It’s August, summer’s last hurrah.
It’s one more chance to join the Bring Your Own Creativity (BYOC) Party.
See Part 1 (creativity coaching tips + my kids’ projects) and Part 2 (my completed June project—a photo series).
Katy McCullough of Greens & Blues Co. had the fabulous idea to start BYOC, a summer creative party. Katy captures the concept like this: “Summertime is the time for parties. What better way to party than to have a BYO…However this party is a Bring Your Own Creativity.”
Here’s How to Join the BYOC Party:
At the beginning of each month (June, July, and August), I’ll share Katy’s prompt with you.
As Katy writes:
“Interpret the prompt and complete it in whatever way your creativity speaks to you and makes sense. These prompts are completely open-ended and can be interpreted by writing, drawing, sewing, knitting, hand-lettering, painting, taking photos, songwriting, building something, etc. The possibilities are endless!
“On the 25th of each month I, and the other ladies joining me for BYOC, will share how we completed the prompts…and we truly hope you will do the same! The prompts we are using were specifically chosen to allow room for true creative expression. Share how you responded to the prompt using #byocreativity.”
JOINING THE BYOC PARTY ARE (AND WHERE YOU CAN FOLLOW ALONG WITH THEM):
Jenn from The Spare Room Project: website; twitter; facebook.
Emily from Eltscott.com: website; twitter, instagram.
Allie from Allie Explores: website, twitter, instagram.
Gabrielle from A Life of Gab: website; twitter; facebook.
Katy from Greens & Blues Co.: website, twitter, instagram.
Julie from In Tandem: website; instagram, facebook.
“Each of these inspiring ladies practices creativity in different and awesome ways. Take some time to check them out and follow them to see updates about BYOC.”
NOW TO THE GOOD STUFF – TIME TO GET CREATING!
Create something that represents travel – it could be about a trip you have taken, somewhere you want to go, or even something you could use on an adventure!
My Completed July Activity:
I set out to capture and print a photo, to gift to my sister as art for her new house. This was my favorite (which you’ve seen, if you follow me on Instagram):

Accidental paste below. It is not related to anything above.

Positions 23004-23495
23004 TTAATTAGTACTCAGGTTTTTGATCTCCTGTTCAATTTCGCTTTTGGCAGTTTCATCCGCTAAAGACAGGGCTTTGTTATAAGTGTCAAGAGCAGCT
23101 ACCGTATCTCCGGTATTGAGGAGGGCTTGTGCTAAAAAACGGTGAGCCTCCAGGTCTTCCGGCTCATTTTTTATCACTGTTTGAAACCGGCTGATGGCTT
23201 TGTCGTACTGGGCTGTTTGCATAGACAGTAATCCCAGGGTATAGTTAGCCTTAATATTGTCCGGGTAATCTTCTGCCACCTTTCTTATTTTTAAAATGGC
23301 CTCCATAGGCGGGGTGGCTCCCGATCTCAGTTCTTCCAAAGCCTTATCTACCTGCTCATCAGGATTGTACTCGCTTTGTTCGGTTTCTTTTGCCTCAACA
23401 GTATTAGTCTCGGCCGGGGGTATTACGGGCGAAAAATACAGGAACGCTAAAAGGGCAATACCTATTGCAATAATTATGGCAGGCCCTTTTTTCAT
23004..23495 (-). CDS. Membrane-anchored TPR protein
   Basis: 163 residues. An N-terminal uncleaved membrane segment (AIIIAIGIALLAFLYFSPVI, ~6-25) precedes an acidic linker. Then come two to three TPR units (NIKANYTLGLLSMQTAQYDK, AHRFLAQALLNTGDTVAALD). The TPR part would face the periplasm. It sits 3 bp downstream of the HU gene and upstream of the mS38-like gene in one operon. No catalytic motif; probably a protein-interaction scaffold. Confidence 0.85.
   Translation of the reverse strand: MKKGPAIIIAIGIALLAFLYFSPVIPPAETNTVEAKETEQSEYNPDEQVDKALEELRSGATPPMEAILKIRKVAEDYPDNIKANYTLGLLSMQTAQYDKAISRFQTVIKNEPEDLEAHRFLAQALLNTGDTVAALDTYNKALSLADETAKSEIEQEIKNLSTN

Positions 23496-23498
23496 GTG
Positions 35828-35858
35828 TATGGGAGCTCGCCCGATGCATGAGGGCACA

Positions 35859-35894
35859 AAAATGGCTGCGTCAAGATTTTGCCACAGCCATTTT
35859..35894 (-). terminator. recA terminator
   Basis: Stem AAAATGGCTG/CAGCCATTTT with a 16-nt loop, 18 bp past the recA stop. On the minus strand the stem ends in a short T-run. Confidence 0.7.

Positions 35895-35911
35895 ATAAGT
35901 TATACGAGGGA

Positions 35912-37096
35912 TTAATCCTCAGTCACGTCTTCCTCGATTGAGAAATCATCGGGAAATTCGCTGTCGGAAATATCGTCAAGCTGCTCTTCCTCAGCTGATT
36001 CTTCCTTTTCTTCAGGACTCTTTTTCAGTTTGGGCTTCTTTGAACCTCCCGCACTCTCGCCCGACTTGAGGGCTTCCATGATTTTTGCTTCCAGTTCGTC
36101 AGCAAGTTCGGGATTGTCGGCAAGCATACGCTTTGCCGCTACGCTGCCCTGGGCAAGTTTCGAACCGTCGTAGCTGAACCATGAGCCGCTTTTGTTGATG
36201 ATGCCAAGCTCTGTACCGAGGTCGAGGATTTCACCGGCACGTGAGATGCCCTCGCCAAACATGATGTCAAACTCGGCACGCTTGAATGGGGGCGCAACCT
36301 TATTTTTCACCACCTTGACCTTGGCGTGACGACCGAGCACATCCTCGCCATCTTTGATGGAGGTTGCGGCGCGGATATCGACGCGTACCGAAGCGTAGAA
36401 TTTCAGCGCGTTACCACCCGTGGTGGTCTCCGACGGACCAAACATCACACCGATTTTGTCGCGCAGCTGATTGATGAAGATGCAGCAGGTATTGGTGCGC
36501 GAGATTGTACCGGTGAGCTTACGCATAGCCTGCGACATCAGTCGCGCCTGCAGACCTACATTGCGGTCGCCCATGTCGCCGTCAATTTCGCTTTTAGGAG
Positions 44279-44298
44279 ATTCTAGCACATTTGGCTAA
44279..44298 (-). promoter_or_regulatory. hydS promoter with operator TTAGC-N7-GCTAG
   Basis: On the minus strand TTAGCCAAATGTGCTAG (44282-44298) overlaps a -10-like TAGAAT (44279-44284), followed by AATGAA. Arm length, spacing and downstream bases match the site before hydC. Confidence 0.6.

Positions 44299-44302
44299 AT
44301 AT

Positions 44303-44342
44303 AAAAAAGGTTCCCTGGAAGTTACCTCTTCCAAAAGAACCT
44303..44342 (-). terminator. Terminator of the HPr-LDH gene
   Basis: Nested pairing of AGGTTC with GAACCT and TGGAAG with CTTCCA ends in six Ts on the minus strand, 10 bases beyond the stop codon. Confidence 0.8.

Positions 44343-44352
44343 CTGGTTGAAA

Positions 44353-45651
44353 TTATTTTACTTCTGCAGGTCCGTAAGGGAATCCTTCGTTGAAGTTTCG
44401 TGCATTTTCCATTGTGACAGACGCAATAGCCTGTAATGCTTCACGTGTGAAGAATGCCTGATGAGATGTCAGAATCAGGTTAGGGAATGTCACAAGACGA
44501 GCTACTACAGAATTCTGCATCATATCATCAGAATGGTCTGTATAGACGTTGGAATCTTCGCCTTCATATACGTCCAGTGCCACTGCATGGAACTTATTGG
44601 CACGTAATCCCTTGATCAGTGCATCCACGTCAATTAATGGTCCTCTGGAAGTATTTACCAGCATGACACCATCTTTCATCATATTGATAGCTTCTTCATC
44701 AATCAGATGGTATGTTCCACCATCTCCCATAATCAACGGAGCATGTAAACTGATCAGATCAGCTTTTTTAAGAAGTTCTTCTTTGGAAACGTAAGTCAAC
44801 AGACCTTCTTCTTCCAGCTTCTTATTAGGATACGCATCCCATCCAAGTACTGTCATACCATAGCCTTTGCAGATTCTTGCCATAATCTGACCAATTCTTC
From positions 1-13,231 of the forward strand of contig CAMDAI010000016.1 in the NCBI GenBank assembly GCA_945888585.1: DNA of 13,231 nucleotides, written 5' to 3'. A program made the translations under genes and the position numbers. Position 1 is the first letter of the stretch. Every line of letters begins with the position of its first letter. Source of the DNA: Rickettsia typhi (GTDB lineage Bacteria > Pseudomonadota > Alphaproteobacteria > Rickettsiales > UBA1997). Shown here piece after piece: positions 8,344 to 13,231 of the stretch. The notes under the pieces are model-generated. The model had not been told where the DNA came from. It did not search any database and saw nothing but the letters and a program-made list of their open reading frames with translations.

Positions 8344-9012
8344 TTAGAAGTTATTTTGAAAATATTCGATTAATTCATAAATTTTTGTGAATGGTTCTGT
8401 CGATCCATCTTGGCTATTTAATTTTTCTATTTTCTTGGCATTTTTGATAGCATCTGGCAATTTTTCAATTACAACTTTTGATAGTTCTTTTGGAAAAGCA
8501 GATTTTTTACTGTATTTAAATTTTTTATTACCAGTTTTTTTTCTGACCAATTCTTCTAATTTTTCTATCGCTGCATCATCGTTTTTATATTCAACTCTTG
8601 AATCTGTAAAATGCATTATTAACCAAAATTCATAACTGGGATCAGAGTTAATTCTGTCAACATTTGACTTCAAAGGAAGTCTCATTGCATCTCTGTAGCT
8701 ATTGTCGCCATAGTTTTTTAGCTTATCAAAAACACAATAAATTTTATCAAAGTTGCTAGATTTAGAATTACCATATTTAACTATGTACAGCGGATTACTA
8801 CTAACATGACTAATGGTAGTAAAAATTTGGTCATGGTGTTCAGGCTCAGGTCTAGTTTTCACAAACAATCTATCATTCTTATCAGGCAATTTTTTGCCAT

My Deeply Personal Reflections:
In an alternate or parallel reality, I’m an outdoor photographer. Mountains, vistas, bodies of water, and verdant hiking trails are my favorite works of art. I don’t think there’s anything more beautiful than nature (and real life). Photographs of places can’t fully capture their splendor, but it’s a close second to actually being there. So, photography is my absolute favorite creative medium.
Nature photographs tap into my spirit of wanderlust (in this phase of parenting young children, where traveling is anything but simple). Plus, I live in a climate where winter is the longest season. Of course, winter has its own beauty, but I sustain myself with photos of currently-more-colorful places.
I’ve loved capturing so many photos this summer. I’ve been writing less often. It’s partly because I’m off on adventures with my family, partly because I’ve shifted time into coaching creatives, and partly because my readers are offline and off on their own adventures (good for you!).
Mostly, I needed space to create in a wordless medium. I’ve done deep personal work this summer. The words to capture it are only beginning to form. It’s felt like a period of transition, sensing an upcoming but unknowable transition in my work in the nonprofit sector, gathering the courage to take my coaching practice to the next level, and working with my own coach to feel my feelings in a more embodied way.
Perhaps most of all, photography has been a medium that integrates well with summer family adventures. I’ll be honest that I have gotten love notes from my daughter that end with “P.S. Why are you on the computer so much?” Those comments hurt, of course. More importantly, she has the right to ask for my presence, when I’ve lost my balance.
Oh, that balance can feel so elusive! Ironically, this space I’ve created to talk about creating, parenting, and working in tandem takes me away from my family more. I’ve found ways to make it all work sometimes, but it’s always a work in progress.
Being a mindful parent is essential to me. But, I also want to be a role model for my daughters: a parent mindfully engaged in her community and in her own personal creative practice. My daughters are so naturally and unselfconsciously creative at this young age. I want to help them continue to live out their creative lives. I believe that the best way to do this is through walking my own talk, and having open conversations with my daughters. All in all, writing here serves me and my daughters, and hopefully helps my readers as well. Continue reading